Update 1/28/20: Unfortunately “Dear Basketball” was taken offline from the source where it had been shared. We will update this article when a new source becomes available. In the meantime, you can still watch the clip of Kobe Bryant accepting an Academy Award for the film (see below).
As the world continues to process the tragic loss of legendary NBA player Kobe Bryant, his daughter Gianna, and seven other people from a helicopter crash on Jan. 26, a beautifully animated film Bryant helped produce is enjoying a resurgence.
“Dear Basketball” is a poem Bryant wrote near the end of his amazing NBA career during his final season in 2015. On Nov. 29, 2015, “The Players Tribune” published Bryant’s touching tribute to the sport he daydreamed about as a child and was destined to play as part of the Los Angeles Lakers.
“From the moment
I started rolling my dad’s tube socks
And shooting imaginary
In the Great Western Forum
I knew one thing was real:
I fell in love with you”
These words open both his poem and the 2017 film, which Bryant narrates by reading his love letter to the sport that captured his “mind and body, spirit and soul.”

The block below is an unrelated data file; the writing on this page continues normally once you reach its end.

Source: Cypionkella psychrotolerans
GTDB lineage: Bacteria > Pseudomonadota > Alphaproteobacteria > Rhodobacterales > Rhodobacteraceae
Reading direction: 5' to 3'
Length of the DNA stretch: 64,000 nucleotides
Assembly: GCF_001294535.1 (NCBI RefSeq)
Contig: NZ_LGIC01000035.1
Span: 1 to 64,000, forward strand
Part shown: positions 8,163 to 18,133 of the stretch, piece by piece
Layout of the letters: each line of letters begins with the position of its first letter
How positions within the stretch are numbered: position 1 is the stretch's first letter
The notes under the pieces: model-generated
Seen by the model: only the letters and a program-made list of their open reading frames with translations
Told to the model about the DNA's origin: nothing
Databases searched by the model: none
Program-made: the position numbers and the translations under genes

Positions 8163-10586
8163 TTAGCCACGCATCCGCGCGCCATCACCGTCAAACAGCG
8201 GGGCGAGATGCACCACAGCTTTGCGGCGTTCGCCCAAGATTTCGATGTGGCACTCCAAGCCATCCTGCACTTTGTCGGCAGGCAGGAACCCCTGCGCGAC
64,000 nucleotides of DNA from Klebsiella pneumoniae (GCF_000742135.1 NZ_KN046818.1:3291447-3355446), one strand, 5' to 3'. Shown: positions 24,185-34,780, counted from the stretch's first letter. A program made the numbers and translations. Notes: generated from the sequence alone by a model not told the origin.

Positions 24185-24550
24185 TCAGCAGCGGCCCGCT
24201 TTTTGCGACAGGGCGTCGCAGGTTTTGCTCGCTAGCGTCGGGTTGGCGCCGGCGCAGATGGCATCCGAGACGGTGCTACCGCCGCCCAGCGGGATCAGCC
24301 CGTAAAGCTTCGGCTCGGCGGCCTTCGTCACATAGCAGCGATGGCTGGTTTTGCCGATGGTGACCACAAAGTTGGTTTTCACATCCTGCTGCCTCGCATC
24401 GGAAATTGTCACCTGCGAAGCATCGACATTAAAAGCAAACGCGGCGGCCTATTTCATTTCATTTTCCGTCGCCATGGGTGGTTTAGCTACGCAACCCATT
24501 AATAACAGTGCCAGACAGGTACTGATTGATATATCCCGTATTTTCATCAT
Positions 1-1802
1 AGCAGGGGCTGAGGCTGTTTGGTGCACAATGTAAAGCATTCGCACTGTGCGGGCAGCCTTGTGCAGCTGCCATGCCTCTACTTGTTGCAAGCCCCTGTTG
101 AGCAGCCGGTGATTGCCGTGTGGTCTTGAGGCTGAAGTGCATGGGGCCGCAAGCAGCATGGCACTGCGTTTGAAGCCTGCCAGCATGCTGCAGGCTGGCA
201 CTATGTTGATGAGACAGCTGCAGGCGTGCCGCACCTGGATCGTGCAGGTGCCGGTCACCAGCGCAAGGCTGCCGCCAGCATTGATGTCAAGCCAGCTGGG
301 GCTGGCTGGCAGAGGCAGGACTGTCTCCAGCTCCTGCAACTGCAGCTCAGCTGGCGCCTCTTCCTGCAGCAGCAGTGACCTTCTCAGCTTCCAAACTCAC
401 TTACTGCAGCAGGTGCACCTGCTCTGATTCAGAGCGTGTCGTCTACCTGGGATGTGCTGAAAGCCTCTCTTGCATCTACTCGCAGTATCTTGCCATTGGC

The film was so well-received, folks at the Tribeca Film Festival interviewed Bryant about his role in having the poem animated:
— Tribeca (@Tribeca) April 17, 2017
A top-notch team worked together to bring Kobe’s words to life. Disney animator and Oscar winner Glen Keane created the incredible hand-drawn animation and also directed the film. The music was composed by none other than Academy Award-winner John Williams (“Star Wars” and “Raiders of the Lost Ark”). Bryant was also the producer of the film. The 5-minute, 22-second animated short won both an Academy Award and an Emmy award.
At the 2018 Academy Awards, Bryant stood on the stage with his Oscar in clear disbelief, beaming with pride.
“Basketball players, we’re supposed to shut up and dribble,” he joked at the start of his acceptance speech. “But I’m glad we do a little bit more than that.”
After the ceremony, Bryant told reporters that his Oscar win felt on the same level, if not higher, than his world championship victories.
“I feel better than winning the championship, to be honest with you. I swear I do,” he said. “To be here right now and to have like … a sense of validation is … this is crazy, man.”